I just would like to get your assessment of the role the court faces on privacy issues in the 21st century, recognizing that our Constitution was written in the 18th century and the challenges today are far different than they were when the Constitution was written as it relates to privacy. The technologies are different today, and the circumstances of life are different.
How do you see privacy challenges being confronted in the 21st century in our Constitution and in the courts?
SOTOMAYOR: The right to privacy has been recognized, as you know, in a wide variety of circumstances for more than probably 90 years now, close to 100. That is a part of the court's precedents.
In applying the immutable principles of the Constitution, the liberty provision of the due process clause and recognizing that that provides a right to privacy in a variety of different settings, you've mentioned that line of cases, and there are many others in which the court has recognized that as a right.
In terms of the coming century, it's guided by those cases, because those cases provide the court's precedents and framework -- and with other cases -- to look at how we will consider a new challenge to a new law or to a new situation.
That's what precedents do. They provide a framework. The Constitution remains the same; society changes. The situations that brings before courts change, but the principles are in -- are the words of the Constitution, guided by how precedent gives or has applied those principles to each situation, and then you take that and you look at the new situation.
CARDIN: In the time that I have remaining, I'd like to talk about pro bono. I enjoyed our conversation when we -- when you were in my office talking about your commitment to pro bono. I think, as attorneys, we all have a special responsibility for equal justice, and that requires equal access.
It's not just those who can afford a lawyer. The legal aid lawyers per capita are about 61 per 6,800. For private attorneys, it's one per 525. This is not equal justice under the law as promised by the etching on the entrance to the United States Supreme Court.
Now, it makes a difference if you have a lawyer. If you have a lawyer, you're more likely to be able to save your home, to get the health care that you need, to be able to deal with consumer problems.
And I had the honor of chairing the Maryland Legal Services Corporation. I chaired a commission that looked at legal services in Maryland. I'm proud of the fact that we helped establish that University of Maryland Law School and University of Baltimore Law School, required clinical experiences for our law students so they not only get the experience of handling a case but understand the need to deal with people who otherwise could not afford an attorney.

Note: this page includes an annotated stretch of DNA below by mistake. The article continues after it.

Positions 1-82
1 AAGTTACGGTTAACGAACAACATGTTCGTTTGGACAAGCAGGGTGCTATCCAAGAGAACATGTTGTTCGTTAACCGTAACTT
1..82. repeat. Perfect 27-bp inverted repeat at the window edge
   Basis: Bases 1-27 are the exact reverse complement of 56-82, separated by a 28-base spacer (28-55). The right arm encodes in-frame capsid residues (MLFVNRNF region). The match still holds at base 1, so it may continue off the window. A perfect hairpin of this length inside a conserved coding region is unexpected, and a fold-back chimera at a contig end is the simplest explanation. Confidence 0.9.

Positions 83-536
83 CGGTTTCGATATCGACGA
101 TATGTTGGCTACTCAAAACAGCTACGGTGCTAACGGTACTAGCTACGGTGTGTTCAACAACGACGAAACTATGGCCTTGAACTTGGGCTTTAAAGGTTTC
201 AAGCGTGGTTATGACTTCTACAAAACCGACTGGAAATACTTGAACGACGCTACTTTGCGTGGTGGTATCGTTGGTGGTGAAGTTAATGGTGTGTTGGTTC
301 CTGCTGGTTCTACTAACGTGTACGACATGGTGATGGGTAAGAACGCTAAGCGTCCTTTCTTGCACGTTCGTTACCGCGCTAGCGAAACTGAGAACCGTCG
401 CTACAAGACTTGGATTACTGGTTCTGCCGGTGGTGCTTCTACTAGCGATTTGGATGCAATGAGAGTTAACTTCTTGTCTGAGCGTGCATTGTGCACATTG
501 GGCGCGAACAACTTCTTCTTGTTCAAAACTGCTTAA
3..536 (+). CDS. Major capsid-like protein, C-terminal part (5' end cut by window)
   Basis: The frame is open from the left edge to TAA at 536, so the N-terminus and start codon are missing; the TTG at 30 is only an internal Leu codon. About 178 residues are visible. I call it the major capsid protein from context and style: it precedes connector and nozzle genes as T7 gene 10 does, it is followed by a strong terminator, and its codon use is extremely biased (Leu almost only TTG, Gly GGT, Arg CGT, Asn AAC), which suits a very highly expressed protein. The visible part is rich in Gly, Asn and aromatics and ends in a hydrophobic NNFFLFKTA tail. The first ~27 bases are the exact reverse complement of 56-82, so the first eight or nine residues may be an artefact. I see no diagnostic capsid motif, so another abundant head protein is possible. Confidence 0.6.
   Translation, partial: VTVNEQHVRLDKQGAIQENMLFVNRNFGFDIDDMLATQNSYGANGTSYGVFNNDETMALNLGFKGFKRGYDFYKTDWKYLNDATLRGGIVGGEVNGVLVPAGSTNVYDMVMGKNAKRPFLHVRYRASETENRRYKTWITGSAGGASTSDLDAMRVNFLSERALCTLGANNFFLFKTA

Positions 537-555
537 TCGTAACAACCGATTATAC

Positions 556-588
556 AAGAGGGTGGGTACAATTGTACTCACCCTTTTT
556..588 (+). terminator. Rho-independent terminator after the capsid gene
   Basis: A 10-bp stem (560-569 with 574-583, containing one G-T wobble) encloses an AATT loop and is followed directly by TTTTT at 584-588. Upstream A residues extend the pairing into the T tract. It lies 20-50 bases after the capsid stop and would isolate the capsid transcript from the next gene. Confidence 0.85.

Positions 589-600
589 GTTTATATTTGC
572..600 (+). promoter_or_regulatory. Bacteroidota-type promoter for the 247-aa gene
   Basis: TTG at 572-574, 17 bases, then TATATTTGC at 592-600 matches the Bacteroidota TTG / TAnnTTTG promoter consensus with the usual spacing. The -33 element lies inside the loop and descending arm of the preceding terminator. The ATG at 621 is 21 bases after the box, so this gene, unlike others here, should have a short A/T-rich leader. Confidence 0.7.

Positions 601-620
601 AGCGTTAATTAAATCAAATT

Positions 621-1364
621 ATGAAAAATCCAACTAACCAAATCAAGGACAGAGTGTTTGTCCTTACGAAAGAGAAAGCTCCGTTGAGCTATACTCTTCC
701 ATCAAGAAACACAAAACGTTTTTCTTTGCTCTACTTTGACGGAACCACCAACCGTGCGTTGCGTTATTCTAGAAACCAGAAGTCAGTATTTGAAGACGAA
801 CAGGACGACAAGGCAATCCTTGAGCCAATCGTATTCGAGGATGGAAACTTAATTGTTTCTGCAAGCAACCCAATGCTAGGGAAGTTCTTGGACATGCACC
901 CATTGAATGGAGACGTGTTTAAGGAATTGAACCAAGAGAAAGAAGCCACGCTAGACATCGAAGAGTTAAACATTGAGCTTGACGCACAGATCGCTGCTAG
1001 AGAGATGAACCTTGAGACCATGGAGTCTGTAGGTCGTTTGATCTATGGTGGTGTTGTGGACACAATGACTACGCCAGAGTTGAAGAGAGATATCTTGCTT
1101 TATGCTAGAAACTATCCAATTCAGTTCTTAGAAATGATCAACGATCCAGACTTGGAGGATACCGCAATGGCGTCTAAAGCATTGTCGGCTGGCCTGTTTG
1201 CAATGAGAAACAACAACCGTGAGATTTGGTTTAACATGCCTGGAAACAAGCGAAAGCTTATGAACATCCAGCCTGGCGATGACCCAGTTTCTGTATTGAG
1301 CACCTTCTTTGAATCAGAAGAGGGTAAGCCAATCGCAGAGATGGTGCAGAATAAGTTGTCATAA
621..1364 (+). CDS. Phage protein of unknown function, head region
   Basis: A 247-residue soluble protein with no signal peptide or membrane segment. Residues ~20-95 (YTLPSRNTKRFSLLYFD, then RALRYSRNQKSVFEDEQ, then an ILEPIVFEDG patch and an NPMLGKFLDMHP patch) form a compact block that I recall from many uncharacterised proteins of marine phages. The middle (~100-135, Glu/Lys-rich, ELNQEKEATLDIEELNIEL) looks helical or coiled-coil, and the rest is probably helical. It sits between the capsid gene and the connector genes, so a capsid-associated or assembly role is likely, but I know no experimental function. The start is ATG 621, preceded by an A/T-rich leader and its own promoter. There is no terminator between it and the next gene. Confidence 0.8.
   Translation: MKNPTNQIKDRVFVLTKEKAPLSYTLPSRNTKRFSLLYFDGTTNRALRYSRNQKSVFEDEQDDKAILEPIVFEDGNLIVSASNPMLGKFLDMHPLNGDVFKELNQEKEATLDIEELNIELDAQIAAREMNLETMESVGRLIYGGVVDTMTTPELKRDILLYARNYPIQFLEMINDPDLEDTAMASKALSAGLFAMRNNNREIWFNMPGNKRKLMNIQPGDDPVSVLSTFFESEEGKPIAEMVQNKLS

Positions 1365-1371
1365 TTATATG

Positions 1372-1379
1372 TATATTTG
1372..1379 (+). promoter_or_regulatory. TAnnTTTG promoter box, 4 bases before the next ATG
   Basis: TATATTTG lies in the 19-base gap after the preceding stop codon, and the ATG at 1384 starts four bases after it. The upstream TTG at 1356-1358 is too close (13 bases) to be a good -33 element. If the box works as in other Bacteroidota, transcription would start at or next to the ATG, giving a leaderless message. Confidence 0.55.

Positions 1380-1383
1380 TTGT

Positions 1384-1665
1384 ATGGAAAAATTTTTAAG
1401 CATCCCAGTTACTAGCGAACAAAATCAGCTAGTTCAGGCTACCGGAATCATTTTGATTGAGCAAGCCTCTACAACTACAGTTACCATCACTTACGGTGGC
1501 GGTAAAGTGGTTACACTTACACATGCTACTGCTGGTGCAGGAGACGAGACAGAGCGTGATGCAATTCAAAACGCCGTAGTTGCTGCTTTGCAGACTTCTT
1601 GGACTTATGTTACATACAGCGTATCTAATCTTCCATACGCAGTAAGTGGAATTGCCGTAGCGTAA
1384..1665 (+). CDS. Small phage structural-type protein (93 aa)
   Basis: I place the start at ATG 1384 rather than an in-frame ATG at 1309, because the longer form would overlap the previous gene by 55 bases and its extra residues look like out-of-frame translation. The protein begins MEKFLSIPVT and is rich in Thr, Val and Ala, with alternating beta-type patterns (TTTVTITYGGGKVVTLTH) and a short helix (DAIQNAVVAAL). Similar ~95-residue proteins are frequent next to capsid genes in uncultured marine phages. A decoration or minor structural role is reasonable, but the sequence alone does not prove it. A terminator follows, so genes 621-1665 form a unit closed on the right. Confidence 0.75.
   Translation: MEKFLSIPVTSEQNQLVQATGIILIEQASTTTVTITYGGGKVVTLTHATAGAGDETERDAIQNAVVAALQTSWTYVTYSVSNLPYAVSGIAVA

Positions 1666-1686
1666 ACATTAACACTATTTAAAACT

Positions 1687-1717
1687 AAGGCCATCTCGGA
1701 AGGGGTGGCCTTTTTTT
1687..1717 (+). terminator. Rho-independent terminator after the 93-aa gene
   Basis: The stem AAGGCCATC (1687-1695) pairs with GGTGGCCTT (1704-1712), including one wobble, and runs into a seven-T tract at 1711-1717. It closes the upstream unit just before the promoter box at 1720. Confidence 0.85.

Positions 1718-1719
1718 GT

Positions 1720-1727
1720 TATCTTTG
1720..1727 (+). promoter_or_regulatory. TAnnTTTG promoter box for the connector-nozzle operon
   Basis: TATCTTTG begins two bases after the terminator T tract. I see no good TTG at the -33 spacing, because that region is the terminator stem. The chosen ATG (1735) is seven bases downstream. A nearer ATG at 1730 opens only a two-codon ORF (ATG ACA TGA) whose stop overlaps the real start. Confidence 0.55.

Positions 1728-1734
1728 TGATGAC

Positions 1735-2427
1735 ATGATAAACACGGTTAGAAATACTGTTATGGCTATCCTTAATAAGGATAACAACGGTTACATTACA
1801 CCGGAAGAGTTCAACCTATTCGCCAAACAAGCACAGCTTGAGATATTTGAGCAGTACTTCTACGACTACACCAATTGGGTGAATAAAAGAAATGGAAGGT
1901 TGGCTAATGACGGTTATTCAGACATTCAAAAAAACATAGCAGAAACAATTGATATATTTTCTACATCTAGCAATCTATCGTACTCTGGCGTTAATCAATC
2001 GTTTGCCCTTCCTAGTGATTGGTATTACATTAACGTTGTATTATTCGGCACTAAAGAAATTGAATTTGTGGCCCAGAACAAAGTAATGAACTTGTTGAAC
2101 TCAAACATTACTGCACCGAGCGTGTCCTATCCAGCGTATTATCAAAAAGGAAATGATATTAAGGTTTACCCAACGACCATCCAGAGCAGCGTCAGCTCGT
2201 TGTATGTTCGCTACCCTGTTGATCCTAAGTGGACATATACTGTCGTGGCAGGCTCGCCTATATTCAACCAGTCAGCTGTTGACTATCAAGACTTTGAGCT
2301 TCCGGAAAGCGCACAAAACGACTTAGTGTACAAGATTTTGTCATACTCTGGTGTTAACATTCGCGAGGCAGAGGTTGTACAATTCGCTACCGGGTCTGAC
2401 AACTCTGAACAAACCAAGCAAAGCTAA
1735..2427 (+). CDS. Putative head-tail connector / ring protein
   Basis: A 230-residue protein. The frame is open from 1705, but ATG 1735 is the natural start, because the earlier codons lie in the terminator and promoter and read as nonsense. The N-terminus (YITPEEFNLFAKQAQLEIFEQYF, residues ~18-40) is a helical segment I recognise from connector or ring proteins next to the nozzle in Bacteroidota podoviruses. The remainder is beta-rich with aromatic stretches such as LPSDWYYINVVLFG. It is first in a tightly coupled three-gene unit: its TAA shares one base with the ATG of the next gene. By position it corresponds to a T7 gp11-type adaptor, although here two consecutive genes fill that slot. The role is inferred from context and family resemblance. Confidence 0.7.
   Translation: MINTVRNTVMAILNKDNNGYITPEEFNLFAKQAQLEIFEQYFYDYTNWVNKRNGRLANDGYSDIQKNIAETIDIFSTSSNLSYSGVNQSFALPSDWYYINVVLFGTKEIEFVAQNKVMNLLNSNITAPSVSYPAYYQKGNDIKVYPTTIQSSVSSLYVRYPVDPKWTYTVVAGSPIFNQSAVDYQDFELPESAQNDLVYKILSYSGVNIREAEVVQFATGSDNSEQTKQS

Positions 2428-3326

Congress needs to do more in this area. There is no question about that. And I'm hopeful that we will re-authorize the Legal Service Act and provide additional resources.
But I would like to get your view as to what is the individual responsibility of a lawyer for equal justice under the law, including pro bono, and how you see the role of the courts in helping to establish the efforts among the legal community to carry out our responsibility.
SOTOMAYOR: I know that there's been a lot of attention paid to one speech and its variants that I've given. If you look at the body of my speeches, public service and pro bono work is probably the main topic I speak at -- I speak about.
Virtually every graduation speech I give to law students, speeches I've given to new immigrants being sworn in as citizens, to community groups of all type is the importance of participation in bettering the conditions of our society, active involvement in our communities.
And it doesn't have to be active involvement in politics. I tell people that. Just get involved in your community. Work on your school boards. Work in your churches. Work in your community to improve it.
The issue of public service is a requirement under the code of the American Bar Association. Virtually every state has a requirement that lawyers participate in public service in some way. I've given multiple speeches in which I've talked to law school bodies and said, "Make sure your students don't leave your school without understanding the critical importance of public service in what they do as lawyers."
In that we are in full agreement, Senator. To me, that's a core responsibility of lawyering.
Our Founding Fathers, they became what they became, our Founding Fathers, because of their fundamental belief of involvement in their society and public service, and it's a -- to me a spirit that is the charge of the legal profession, because that's what we do. We help people, in a different way than doctors do, but helping people receive justice under the law is a critical importance of our work.
CARDIN: Well, very, very well said. I look forward to working between Congress and the courts and advancing a strategy.
Thank you, Mr. Chairman.
LEAHY: Thank you very much, Senator Cardin.
And Senator Coburn?